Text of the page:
The number one and number two things asked after presentation of our DIYDTG were…
“How does it hold up in the wash?”
“How did you change out the inks?”
While we’ve explained the first several times (regular ink washes out, DTG ink gets a little lighter but survives) we can hopefully answer the second with a tutorial.
For those unaware, the little acronym above stands for Do-It-Yourself-Direct-To-Garment printing. In layman’s terms, printing your own shirts and designs. Commercial DTGs can cost anywhere from $5,000 to $10,000 which for the hobbyist who only wants a few shirts is ridiculous. So you would think this field of technology would be hacked to no end, but we’ve actually only seen one other fully finished and working DIYDTG. So we took it upon ourselves to build a DIYDTG as cheaply and as successfully as possible. Continue reading “How-to: DIYDTG”
[Bacteria] tipped us off to his latest portable system mod called IntoGrafix. The TurboGrafix-16 was awesome when it was released. the graphics were, compared to Nintendo, astonishing. Its games were these little cards, like a thick credit card. [Bacteria] wanted to revive his old one in a more portable fashion. He designed a custom case to fit the whole thing into, which is pretty impressive itself. The screen is the trusty old PSone screen. The last time we saw a TurboGrafix, it was in a mini Arcade cabinet.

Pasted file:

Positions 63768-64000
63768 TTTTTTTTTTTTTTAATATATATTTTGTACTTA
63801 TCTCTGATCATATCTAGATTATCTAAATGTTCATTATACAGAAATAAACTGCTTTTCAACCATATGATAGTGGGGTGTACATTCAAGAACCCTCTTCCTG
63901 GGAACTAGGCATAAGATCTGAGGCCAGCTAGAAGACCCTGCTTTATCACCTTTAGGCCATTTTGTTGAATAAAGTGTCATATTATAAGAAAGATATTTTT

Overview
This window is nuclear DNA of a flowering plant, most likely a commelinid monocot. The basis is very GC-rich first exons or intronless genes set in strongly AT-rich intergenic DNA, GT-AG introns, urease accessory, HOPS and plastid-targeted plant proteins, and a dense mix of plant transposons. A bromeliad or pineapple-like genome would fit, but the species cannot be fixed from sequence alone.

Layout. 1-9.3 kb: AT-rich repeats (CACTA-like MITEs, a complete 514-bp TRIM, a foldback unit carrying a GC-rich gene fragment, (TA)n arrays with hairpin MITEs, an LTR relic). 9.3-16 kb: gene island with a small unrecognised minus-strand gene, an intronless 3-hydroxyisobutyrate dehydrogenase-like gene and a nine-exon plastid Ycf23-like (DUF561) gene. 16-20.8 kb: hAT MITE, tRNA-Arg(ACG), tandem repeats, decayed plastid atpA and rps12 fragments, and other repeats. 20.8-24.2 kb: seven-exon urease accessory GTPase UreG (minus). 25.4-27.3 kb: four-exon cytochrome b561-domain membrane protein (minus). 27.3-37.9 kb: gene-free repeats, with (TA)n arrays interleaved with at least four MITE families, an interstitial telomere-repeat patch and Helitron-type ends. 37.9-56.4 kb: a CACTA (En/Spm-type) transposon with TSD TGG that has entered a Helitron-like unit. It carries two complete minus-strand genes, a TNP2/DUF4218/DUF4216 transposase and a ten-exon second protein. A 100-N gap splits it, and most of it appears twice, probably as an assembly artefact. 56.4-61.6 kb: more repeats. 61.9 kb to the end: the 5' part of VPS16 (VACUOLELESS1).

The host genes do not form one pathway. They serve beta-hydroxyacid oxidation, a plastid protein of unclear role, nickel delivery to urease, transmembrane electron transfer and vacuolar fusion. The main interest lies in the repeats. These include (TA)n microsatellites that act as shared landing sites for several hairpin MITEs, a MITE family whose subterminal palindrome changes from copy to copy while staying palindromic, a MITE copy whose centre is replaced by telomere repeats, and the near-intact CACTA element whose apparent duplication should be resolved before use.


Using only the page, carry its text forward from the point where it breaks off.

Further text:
[Miltron] dropped us a tip about his NES workbench. Knowing that when you get frustrated with whatever project you are beating your head against, you need an outlet, [Miltron] decided to build some relaxing NES fun into his workbench. He’s using a NES on a chip though any multi game-in-a-controller setup should work. He has gutted a PSone LCD and mounted it all together nicely so he can game at any moment. You might recall one of [Miltron]’s earlier projects, Das Uber Airsoft Turret. How long will it be before we see integrated LCDs into our toolbox lids or workbenches from the factory?
[Pocket_Lucho] has really done a fantastic job on this one. He’s making miniature arcade cabinets(translated) from old consoles. This post is mainly talking about a Sega genisis version, but he’s also done one for the PC engine(aka turbografix 16). He takes us through pulling RGB video strait from the chip as well as harvesting buttons from a cheapo all in one arcade controller. For the screen he’s using a PSone portable LCD, pretty much un modified. What really stands out is the final layout. He has built tiny arcade cabinets, about a foot tall, to house them. These are amazingly awesome and we want one. No, we want an entire mini arcade of them. You can see a video after the break.
Nothing says Christmas like Nintendo 64 and benheck forum member [SifuF] has a treat for you. His Nintendo Sixtyfree Lite-R stuffs all the guts of at Nintendo 64 into a compact handheld package. It features dual joysticks and triggers. The display is a PSone screen with all of the extra board trimmed away. The part that really makes this project shine is the case. It’s vacuum-formed 2mm sheets of polystyrene. Another nice touch was the volume and screen brightness. They’re adjusted by holding down start and then using the other buttons. It doesn’t have internal batteries, but can run off of a 7.2V Infolithium.